The Kübler-Ross stages of grief and an open-source solution to the death of Google Reader

Over the past week, I was actually in the middle of writing a blog post about how I sometimes toy with the idea of switching to Ubuntu, just so that my technological life is not entirely beholden to any particular company’s corporate whims. I didn’t quite finish that post before Google very famously killed off its well-loved news aggregator, Google Reader. Most users of Google Reader are going through the classic Kübler-Ross stages of grief:

  1. We all experienced the initial shock and denial. (“What? There is no way they’re shutting Google Reader down.”)
  2. Anger followed.
  3. Then the bargaining.
  4. Next people will get sad about it. They probably won’t blog sad things about Google Reader, though, out of fear of looking pathetic.
  5. As far as acceptance goes, lots of people are now trying to profit from this, by selling their own alternatives to Google Reader. Digg has decided to make building a new aggregator a priority. Users are largely scrambling to find another reader.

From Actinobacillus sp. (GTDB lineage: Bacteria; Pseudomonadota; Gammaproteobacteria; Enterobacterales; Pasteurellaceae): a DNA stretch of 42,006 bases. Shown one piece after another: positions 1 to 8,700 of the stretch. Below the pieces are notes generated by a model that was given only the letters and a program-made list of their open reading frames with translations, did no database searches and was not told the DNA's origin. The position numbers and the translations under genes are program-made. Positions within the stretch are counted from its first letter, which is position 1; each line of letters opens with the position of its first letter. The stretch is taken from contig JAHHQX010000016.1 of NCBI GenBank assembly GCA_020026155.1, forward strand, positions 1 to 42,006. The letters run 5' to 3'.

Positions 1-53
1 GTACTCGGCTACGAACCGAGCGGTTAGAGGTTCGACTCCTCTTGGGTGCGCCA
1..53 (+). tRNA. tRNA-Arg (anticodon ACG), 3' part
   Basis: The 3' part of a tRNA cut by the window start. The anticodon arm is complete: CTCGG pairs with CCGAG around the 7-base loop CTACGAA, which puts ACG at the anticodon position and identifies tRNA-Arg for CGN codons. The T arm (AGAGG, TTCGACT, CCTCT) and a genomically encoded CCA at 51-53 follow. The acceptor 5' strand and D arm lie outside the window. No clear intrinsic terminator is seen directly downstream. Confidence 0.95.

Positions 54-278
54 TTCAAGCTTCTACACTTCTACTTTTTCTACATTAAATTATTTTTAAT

My solution to the Google Reader problem

I used to use Newsfire before I switched to Google Reader, but in the time that has elapsed since then, they started charging $5 for it. That’s not a lot, but then I was getting Google Reader for free, so I kept looking. Besides, Newsfire is a newsreader that’s all stored locally on my computer, and my ideal solution would be cloud-based.

I looked around at the currently-available web offerings, and I couldn’t find any that were very appealing. I nearly despaired myself, when I found an open-source web-based solution.

This won’t work for everyone, but it will work for anyone who already has access to a web server with the following capabilities:

  • Apache
  • MySQL
  • PHP
  • Cron jobs

I installed a copy of the open-source RSS reader, selfoss on my web server, and I have been using it instead of Google Reader. I’m pretty happy with it. I’ve had to make a few changes already, but it seems like a good solution to the problem. Here are the advantages, as I see it:

  • Web-based, so it will work on all my devices
  • It’s hosted on my own server, so it will work as long as I keep paying my hosting bill
  • The software won’t be “updated” (read: altered arbitrarily) unless I want it to be
  • No one will decide later that there needs to be ads on my news reader

Good luck in finding a solution to your Google Reader problem!

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The Grey Literature

This is the personal blog of Benjamin Gregory Carlisle PhD. Queer; Academic; Queer academic. "I'm the research fairy, here to make your academic problems disappear!"

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